Wanda is the first major game published on PC via Steam by Kodots Games, an indie developer from Myanmar. This country in the northern part of Southeast Asia was ruled by a military junta for the last decades and some of my readers might be familiar with Aung San Suu Kyi’s struggle for democracy during this period. Because of this difficult political situation, the country was closed for most outsiders making something as banal as game development a wishful thinking. I was therefore exceptionally curious about one of the first major releases from this country after the opening of the country in 2010.
In Wanda players control a nameless robot who wakes up in some sort of cryo chamber in a post-apocalyptic world. The game does not bother the players with any kind of explanation. Instead of making a long introduction, the story is told alongside the player’s journey with the robot. Gameplay in Wanda is extremely basic and can be summarized in three parts: exploration, cutscenes and puzzles. Players guide the little robot through this torn and alien world and can find hints that explain what happened there. It soon becomes clear that it was the home world of robots. These exploration phases are often interrupted by in-game cutscenes in which the robot comments on robot corpses or dangers he encounters along the way. The game offers five different puzzles that range from pushing stones to a laser labyrinth. These puzzles vary in difficulty and as you can see in this videos, I already had some troubles with the first one:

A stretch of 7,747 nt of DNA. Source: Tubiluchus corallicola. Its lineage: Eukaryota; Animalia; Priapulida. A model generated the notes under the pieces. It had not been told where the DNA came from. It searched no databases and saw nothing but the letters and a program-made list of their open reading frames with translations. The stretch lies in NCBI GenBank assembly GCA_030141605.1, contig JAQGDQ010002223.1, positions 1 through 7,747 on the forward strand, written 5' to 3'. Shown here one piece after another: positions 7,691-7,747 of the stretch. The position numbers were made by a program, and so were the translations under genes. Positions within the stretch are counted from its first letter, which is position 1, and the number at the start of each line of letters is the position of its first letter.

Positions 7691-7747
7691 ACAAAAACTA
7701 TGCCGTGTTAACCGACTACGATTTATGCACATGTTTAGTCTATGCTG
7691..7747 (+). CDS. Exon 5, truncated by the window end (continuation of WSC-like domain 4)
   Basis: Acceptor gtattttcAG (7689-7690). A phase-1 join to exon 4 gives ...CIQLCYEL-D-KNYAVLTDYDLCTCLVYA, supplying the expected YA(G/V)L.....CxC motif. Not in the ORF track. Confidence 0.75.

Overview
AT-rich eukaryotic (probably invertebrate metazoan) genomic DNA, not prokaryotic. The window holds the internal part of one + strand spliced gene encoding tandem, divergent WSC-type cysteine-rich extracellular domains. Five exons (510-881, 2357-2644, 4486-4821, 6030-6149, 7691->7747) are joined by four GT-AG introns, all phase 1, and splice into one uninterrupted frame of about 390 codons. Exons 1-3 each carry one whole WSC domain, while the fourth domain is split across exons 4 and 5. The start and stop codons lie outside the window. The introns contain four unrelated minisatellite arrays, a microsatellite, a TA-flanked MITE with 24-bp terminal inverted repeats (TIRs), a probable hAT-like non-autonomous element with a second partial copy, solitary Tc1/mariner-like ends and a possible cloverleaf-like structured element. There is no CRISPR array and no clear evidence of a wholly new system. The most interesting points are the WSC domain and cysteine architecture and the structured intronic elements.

Lucky for players like me, it is possible to skip the unforgiving puzzles and simply enjoy the story. Once I got past those puzzles, I could dig deeper into Wanda’s interesting world and due to the fact that the game doesn’t explain much, I started to make my own assumptions about Wanda’s background. The robot’s awakening in this unfamiliar world could be interpreted as the game developer’s first steps in a global game market. As the story unfolds, one might even draw some connections to Myanmar’s troubled history. But most of this is mere speculation and the game is in fact more a story about two cute robots developing friendship in difficult times than a commentary on Myanmar’s politics.
I enjoyed playing Wanda because of the overall game atmosphere and the game’s art. Lovely hand drawn surroundings and a decent soundtrack kept me going on even if the puzzles were quite frustrating. I can recommend Wanda to players who like story rich games with atmosphere and challenging puzzles but don’t want to mess around with complex controls or fast paced action. Furthermore, it’s an interesting contribution to Southeast Asia’s gaming scene.
Full disclosure: This article is based on a free review key from Kodots Games that I thankfully received upon request. You can purchase the game on Steam for 9.99 $/€.
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